March 29 2024

Structurally Higher

Let’s start with demographics. Ageing populations in Western countries and China has long been considered a long-term deflationary factor, based on a shrinking number of consumers. Sure, but in the meantime, boomers are coming to retirement with a large nest egg to spend, and our increased longevity is promising higher healthcare costs. We live longer, but also sicker as 40% of the US population is obese, causing all sorts of co-morbidity. Wegovy, the anti-obesity drug at a $16k clip annually, is more problem than solution to the burden of healthcare costs, notwithstanding that it doesn’t tackle the root causes: nutrition & exercise.

Secondly, US-China tensions are fanning the flames of reshoring, which is coming with an heftier made-in-America production cost, and a lesser benefit to importing Chinese deflation, as was the case since China accessed the WTO in 2001.

Thirdly, a growing social unrest is calling for a rebalancing of wages at the bottom end of the ladder. Average nominal wages, although increasing at 4.5% annually, are still meant to increase further to bring workers’ share of corporate income from 75% now back to 80% in 2010.

Lastly, the energy transition calls for an infrastructure build up. The IRA and its ~$400bn budget is the epitome of the investments needed to bring the grid up to par, and keep energy sources diversified.

The result is already transpiring in structural deficits, not only in the US with $1,700 billion or 6% of GDP, but also in Europe. For example, France’s public deficit for 2023 stood at 5.5% of GDP, or €154 billion, according to the national statistics institute INSEE.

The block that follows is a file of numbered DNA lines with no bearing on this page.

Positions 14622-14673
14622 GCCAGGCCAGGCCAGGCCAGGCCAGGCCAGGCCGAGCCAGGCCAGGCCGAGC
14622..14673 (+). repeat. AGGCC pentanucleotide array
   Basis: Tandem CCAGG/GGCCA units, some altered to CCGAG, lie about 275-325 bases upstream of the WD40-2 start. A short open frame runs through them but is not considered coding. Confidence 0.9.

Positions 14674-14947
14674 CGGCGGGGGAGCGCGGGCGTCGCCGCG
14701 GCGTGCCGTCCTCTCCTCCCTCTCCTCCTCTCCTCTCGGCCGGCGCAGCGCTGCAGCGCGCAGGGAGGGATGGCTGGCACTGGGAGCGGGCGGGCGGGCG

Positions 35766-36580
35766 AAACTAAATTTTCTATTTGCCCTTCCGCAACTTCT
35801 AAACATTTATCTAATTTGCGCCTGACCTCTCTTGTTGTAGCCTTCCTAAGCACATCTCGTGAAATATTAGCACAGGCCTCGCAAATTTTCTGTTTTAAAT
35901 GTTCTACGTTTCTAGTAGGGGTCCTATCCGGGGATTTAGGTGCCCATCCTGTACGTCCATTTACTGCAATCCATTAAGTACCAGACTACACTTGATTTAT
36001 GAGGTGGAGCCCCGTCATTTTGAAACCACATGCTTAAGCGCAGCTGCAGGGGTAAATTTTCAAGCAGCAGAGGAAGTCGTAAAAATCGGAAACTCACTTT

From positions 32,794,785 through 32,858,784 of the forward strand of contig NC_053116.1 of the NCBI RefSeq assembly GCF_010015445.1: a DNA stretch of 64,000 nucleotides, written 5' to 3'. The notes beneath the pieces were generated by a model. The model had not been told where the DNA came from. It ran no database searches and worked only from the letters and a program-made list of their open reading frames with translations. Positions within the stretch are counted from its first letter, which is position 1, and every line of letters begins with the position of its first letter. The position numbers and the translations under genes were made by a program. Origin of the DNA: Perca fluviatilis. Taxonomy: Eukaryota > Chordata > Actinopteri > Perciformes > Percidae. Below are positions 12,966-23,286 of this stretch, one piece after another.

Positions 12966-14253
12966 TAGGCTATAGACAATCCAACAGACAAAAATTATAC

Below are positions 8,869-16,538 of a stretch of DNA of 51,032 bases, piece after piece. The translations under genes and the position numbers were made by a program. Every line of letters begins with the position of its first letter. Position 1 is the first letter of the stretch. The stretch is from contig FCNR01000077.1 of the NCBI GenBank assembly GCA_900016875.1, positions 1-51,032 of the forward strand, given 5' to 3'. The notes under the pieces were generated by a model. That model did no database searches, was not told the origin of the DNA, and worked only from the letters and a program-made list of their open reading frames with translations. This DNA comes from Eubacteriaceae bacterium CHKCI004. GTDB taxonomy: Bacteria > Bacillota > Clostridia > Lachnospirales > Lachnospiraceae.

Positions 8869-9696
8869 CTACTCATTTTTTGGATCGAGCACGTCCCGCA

To plug deficits, US debt could rise from 123% of GDP to 150% by 2030, and close to 200% by 2040. Such spending requirement would increase longer-term issuance, a supply shock, for which the Treasury would have to pay a higher premium.

For now there is rather a “term discount” rather than a term premium, as curve is inverted and supply/demand action is mostly on the short end. But an increase of supply on the long-end would probably need to clear at a much higher rate.

Higher rates, and higher inflation could be a lasting feature of things to come.

As per Wei Li, strategist at Blackrock, “Long rates are drifting higher led by real rates. It’s not a problem for now – the narrative is still inflation falling, growth holding up, and cuts coming – until it is”.

For now, the soft landing scenario prevails, and the mood is risk-on. However, investors should be wary no to stack up too much of their money on long-term duration bonds, and should prefer the cushy 5-year belly of high-quality bonds instead.

Stay safe out there !

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